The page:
A young asylum-seeker from Mexico is tallying sacks in Pittsburgh’s North Hills | Sports News | Pittsburgh | Pittsburgh City Paper

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A young asylum-seeker from Mexico is tallying sacks in Pittsburgh’s North Hills

“That is the best part, making my family proud.”

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Even when living in Mexico City, the Blanco family loved Steelers football.

“Maybe all the American people think Latinos and Mexicans only play soccer, but we play football too,” says Carlos Blanco Sr. “Mexican people love the Steelers for the blue-collar people. The people of Mexico are very similar.”

Blanco now lives in Wexford, in the North Hills, with his two sons, Carlos Jr. and Joshua, and his wife, Irma. Their apartment is covered in black and gold: Steelers helmets, Pirates pennants and Penguins posters. In Mexico City, Carlos Sr. owned and ran a restaurant. Starting in 2009, he joined a Steelers fan club and fell in love with Pittsburgh when visiting the country to go to Steelers games in subsequent years.

In 2012, Blanco received threats from a local arm of the Los Zetas criminal syndicate; they demanded bribes from Blanco for protection and he refused. Sometime later, gang members attacked Blanco in his truck and said that his family was next if he didn’t pay up.

The Blancos decided it was time to leave their home country, and they moved to Pittsburgh on tourist visas. (They are currently in the asylum-seeking process; Carlos Sr., Irma and Carlos Jr. have received work permits.)

For Carlos Jr., Pittsburgh was a far different place than Mexico City. But he still had football.

“Honestly, I never had thought I would come here,” says Carlos Jr., who has been playing football since he was 8 years old in Mexico City. “There was a lot of violence and drugs in Mexico City. Now, I stay out of trouble and focus more on school and football.”

When he first moved to Pittsburgh, he played for Woodland Hills High School, but transferred when the family moved to Wexford. He is in the middle of his senior season at North Allegheny High School.
His natural position is linebacker (young Steelers phenom Ryan Shazier is his favorite player), but he has been playing defensive line for the North Allegheny Tigers, while he learns a new playbook. Carlos Jr. says Mexican-style football differs from the American brand.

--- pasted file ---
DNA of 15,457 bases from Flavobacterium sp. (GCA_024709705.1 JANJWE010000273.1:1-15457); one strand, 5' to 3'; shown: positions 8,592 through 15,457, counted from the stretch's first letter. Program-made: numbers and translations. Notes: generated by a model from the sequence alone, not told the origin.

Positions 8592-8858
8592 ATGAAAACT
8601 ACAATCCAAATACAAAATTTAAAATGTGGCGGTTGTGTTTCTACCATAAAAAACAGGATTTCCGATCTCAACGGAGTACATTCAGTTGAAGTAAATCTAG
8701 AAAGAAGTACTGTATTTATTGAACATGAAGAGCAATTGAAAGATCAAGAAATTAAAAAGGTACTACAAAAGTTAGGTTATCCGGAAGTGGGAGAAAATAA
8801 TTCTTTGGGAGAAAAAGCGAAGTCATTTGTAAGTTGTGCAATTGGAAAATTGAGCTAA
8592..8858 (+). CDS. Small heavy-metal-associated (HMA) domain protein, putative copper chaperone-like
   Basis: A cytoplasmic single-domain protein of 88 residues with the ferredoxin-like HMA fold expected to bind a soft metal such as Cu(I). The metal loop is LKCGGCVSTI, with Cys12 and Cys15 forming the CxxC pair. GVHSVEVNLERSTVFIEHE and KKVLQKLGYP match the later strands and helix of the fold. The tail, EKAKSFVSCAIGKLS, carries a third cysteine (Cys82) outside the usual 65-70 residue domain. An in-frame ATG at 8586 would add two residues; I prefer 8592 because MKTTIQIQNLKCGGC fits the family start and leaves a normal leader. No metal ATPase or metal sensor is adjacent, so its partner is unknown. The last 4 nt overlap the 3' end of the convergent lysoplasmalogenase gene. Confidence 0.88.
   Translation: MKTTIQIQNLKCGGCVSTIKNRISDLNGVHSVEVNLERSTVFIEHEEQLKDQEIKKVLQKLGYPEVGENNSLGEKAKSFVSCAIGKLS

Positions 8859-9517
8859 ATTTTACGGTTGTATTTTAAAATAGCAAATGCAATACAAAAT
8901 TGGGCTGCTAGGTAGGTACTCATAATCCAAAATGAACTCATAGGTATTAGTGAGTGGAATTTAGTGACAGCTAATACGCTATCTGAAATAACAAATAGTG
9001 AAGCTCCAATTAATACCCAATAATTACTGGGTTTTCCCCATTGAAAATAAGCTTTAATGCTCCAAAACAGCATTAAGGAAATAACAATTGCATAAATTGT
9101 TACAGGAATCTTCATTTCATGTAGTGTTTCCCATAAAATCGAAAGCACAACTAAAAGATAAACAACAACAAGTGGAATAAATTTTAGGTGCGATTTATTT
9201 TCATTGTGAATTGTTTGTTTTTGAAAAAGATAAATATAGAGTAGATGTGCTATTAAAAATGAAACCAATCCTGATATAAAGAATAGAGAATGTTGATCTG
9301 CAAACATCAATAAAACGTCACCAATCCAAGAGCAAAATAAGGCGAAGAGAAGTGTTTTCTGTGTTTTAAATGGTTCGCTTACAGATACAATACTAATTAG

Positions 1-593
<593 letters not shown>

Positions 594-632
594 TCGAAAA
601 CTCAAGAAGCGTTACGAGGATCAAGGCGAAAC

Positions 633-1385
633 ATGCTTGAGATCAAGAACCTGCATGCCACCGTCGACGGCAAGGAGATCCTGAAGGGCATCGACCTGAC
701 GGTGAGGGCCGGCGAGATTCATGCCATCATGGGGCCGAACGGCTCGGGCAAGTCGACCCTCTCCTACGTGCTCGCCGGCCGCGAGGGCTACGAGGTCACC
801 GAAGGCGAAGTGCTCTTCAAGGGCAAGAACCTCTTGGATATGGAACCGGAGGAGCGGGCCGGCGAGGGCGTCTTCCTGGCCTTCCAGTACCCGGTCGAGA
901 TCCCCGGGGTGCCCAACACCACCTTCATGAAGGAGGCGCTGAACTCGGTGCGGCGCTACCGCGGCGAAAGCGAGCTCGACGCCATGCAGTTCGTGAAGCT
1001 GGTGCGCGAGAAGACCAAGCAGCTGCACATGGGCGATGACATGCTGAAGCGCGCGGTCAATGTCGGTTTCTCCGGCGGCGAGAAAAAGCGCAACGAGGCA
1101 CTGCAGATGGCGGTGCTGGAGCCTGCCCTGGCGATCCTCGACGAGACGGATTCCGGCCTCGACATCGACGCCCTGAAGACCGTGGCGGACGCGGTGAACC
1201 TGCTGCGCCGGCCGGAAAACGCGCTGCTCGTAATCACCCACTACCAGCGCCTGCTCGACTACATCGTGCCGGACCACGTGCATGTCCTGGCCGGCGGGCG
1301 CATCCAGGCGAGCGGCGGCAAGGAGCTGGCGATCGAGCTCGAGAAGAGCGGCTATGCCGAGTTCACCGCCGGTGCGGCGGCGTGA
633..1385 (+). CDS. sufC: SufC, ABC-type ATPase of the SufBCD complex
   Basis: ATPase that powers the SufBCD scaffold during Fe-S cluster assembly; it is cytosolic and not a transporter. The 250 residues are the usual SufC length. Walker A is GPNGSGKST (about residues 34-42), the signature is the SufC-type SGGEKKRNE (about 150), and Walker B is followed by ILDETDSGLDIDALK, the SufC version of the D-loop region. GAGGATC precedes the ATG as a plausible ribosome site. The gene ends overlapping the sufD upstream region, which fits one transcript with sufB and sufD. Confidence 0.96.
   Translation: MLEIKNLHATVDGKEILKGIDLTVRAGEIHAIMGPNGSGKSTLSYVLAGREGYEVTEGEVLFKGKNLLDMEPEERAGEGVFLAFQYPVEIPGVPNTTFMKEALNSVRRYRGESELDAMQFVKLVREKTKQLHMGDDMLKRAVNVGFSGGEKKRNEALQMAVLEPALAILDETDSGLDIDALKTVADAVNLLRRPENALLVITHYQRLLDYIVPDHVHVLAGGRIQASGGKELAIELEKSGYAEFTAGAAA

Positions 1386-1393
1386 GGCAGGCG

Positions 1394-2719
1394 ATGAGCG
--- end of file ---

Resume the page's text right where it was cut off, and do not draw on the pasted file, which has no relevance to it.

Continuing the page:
“Football in Mexico is much more smash-mouth style,” says Carlos Jr. “Here, it is very quick. You have to have technique and can’t just ‘hit somebody.’”

So far, this American style has translated into success for Carlos Jr. His best game was against Penn Hills High earlier this month, when he tallied six tackles and three sacks in a North Allegheny win. Carlos Jr., though a bit undersized for a defensive lineman, uses his speed and quickness to avoid blockers and pursue the quarterback. (His sack-per-game average is the best on his team.)

North Allegheny coach Art Walker, has praise for his D-lineman. “He has worked hard to learn our system. He brings toughness and great effort to our football team,” wrote Walker in an email to City Paper.

Walker added that his player has a chance to play in a Division III college program, but said he needs to “work hard academically in order to qualify and work hard on the field so colleges notice him.” On Oct. 15, Carlos Jr. went on a recruitment trip to Allegheny College in Meadville, which he says was promising.

Walker added that Carlos fits perfectly into North Allegheny’s culture of inclusion and acceptance.
“We talk all the time about how we are all from different backgrounds, races, religions, incomes and etc., and that we are all teammates regardless of our differences,” Walker wrote. “It is so very important to come together as a team and being a football family will have a great impact on our success.”

Carlos Jr. says he hopes football can help him get an education and eventually a good job in Pennsylvania. He says his family has enjoyed life in Pittsburgh so far and the only thing they miss is an abundance of good Mexican food. Carlos Jr. says he will continue to play football in Western Pennsylvania because it makes his family proud.

“I am just trying to get the job done and play well this year,” he says. “I feel really blessed, since some kids who have been here their whole life don’t get to start on the team. I feel proud. That is the best part, making my family proud.”

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